Post-War Protection of Human Rights in Bosnia and Herzegovina available in Hardcover
- Pub. Date:
- Brill Academic Publishers, Inc.
The war in Bosnia and Herzegovina was characterized by human rights abuses on a scale not seen in Europe since the Second World War. It is not then surprising that the Dayton Agreement, together with related texts and agreements, lays out the most ambitious human rights protection regime ever included within an international peace settlement. The peace agreement imports myriad substantive guarantees for the protection of every category of human rights, including some through a novel application of the European Convention on Human Rights. The provisions are accompanied by a highly complex system for both monitoring and enforcement of their implementation. These enforcement procedures contain temporary elements, such as international field operations, and an array of tribunals and institutions intended to be permanent.
The present volume is a contribution to the process of interpreting and assessing the post-Dayton human rights regime in Bosnia and Herzegovina. The analysis of the contributing human rights scholars and practitioners is located within the contexts of the immediate reality and needs of Bosnia and Herzegovina and the systemic significance of the peace agreement for other post-conflict and complex emergency situations worldwide.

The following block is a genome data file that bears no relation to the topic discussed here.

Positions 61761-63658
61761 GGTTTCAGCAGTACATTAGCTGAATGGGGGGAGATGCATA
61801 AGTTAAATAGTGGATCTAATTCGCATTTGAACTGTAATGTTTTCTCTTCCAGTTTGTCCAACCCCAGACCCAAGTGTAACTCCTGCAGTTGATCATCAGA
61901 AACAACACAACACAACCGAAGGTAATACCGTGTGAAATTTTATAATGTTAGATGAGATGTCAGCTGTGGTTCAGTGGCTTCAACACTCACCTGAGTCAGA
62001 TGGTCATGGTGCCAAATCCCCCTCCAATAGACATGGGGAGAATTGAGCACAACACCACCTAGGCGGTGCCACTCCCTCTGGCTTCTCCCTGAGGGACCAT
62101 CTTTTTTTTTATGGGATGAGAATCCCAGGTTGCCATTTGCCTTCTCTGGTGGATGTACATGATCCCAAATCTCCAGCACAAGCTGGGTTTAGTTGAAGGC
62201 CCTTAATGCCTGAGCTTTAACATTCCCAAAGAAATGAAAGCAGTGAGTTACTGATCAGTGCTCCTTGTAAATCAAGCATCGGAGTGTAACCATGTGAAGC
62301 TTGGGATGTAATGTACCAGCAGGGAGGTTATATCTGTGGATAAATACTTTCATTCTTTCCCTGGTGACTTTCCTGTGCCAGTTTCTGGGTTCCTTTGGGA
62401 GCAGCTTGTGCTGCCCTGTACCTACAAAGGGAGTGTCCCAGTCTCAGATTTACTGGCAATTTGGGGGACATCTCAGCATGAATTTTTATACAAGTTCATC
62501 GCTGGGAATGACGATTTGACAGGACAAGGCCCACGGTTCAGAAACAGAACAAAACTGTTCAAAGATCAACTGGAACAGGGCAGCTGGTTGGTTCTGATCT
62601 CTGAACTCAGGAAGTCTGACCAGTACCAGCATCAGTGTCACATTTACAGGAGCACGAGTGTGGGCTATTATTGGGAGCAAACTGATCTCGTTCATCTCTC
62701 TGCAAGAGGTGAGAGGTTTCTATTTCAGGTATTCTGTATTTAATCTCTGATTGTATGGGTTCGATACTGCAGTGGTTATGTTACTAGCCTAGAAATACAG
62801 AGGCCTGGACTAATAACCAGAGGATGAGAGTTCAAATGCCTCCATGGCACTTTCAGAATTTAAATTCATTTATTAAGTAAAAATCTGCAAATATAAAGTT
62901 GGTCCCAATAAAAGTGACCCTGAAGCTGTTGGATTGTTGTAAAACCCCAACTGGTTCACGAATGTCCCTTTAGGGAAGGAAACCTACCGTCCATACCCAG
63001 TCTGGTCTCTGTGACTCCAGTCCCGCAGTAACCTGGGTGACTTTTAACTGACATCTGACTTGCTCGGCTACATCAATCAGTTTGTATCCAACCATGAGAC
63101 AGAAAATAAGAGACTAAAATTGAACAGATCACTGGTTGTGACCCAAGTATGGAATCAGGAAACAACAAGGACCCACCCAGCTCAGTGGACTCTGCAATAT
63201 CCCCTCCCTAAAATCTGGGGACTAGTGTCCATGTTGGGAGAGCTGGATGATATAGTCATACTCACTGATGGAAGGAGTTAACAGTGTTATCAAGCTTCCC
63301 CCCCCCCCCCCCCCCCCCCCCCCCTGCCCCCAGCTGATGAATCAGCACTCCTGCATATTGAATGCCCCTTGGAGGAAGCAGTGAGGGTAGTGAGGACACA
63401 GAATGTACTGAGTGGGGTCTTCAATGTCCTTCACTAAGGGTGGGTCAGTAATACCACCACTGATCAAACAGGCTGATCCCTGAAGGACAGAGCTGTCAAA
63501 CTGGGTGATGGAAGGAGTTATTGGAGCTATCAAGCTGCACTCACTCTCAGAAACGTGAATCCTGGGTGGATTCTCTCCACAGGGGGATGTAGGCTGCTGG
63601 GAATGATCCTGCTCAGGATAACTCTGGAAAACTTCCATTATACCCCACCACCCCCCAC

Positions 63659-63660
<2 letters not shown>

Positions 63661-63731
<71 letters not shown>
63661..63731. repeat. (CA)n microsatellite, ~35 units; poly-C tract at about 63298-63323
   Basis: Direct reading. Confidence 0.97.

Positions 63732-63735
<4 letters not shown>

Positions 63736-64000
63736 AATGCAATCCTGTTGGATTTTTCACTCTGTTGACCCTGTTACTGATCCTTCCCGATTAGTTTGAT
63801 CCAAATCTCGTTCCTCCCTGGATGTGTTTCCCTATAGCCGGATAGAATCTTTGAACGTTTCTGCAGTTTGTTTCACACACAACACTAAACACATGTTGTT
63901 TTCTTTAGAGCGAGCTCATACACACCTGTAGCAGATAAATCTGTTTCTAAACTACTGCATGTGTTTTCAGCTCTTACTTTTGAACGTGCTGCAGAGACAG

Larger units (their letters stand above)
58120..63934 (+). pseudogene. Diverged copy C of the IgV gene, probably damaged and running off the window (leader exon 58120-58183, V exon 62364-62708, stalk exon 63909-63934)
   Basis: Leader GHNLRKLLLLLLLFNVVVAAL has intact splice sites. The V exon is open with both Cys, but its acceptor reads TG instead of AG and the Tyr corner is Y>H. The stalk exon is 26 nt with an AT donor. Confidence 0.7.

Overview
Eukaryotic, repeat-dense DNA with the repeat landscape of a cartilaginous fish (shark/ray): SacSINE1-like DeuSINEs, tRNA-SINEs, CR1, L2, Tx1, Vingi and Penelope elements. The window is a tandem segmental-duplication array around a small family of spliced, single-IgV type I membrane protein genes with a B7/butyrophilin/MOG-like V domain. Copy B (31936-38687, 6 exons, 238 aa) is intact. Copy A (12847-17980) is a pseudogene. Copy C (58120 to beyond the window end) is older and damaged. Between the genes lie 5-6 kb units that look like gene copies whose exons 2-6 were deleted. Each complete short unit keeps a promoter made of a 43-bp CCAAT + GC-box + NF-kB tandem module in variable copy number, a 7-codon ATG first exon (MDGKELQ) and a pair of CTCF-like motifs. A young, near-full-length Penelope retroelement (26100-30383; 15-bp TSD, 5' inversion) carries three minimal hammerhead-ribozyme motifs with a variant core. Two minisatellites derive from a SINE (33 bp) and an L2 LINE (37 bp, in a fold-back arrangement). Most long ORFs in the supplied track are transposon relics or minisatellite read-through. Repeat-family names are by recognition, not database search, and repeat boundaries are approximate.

Table of Contents
Foreword; C. Bildt. 1. An Overview of the Substantive Human Rights Regime After Dayton: A Critical Appraisal of the Constitution of Bosnia and Herzegovina; Z. Pajic. 2. The Role and Relationship of Constitutional and Non-Constitutional Domestic Human Rights Enforcement Mechanisms; N. Milicevic. 3. Implications of the Special Status Accorded in the General Framework Agreement for Peace to the European Convention on Human Rights; N. Mol. 4. International Human Rights Operations in Bosnia and Herzegovina; M. O'Flaherty. 5. Disappearances in Bosnia and Herzegovina; M. Nowak. 6. Bosnia and Herzegovina and the Right to Return in International Law; M. Stavropoulou. 7. The Impact of International Human Rights Law on the Property Law of Bosnia and Herzegovina; E. Popovic. 8. The Relevance of International Human Rights Law for the Development of Economic, Social, and Cultural Policy in Bosnia and Herzegovina; S. Malmstrom. 9. Strategies to Combat Discrimination Against Women; C. Chinkin. 10. The Post-Dayton Role of the International Criminal Tribunal for the Former Yugoslavia; D. Petrovic. 11. The United Nations Treaty Bodies and Bosnia and Herzegovina; M. O'Flaherty. 12. A Truth Commission for Bosnia and Herzegovina?: Anticipating the Debate; G.D. Gisvold. Afterword; G. Haller. Notes on Contributors. Appendices. Index.